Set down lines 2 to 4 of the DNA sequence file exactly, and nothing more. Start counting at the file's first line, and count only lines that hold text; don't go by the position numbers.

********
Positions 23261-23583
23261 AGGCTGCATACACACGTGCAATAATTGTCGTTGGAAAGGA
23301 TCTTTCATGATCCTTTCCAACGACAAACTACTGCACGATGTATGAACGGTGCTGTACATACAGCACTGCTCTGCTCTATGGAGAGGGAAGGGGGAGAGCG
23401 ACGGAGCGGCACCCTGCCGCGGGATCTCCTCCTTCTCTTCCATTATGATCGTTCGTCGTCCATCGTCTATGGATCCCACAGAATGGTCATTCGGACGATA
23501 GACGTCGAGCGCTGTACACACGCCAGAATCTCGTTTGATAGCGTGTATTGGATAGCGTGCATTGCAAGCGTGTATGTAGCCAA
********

23261 AGGCTGCATACACACGTGCAATAATTGTCGTTGGAAAGGA
23301 TCTTTCATGATCCTTTCCAACGACAAACTACTGCACGATGTATGAACGGTGCTGTACATACAGCACTGCTCTGCTCTATGGAGAGGGAAGGGGGAGAGCG
23401 ACGGAGCGGCACCCTGCCGCGGGATCTCCTCCTTCTCTTCCATTATGATCGTTCGTCGTCCATCGTCTATGGATCCCACAGAATGGTCATTCGGACGATA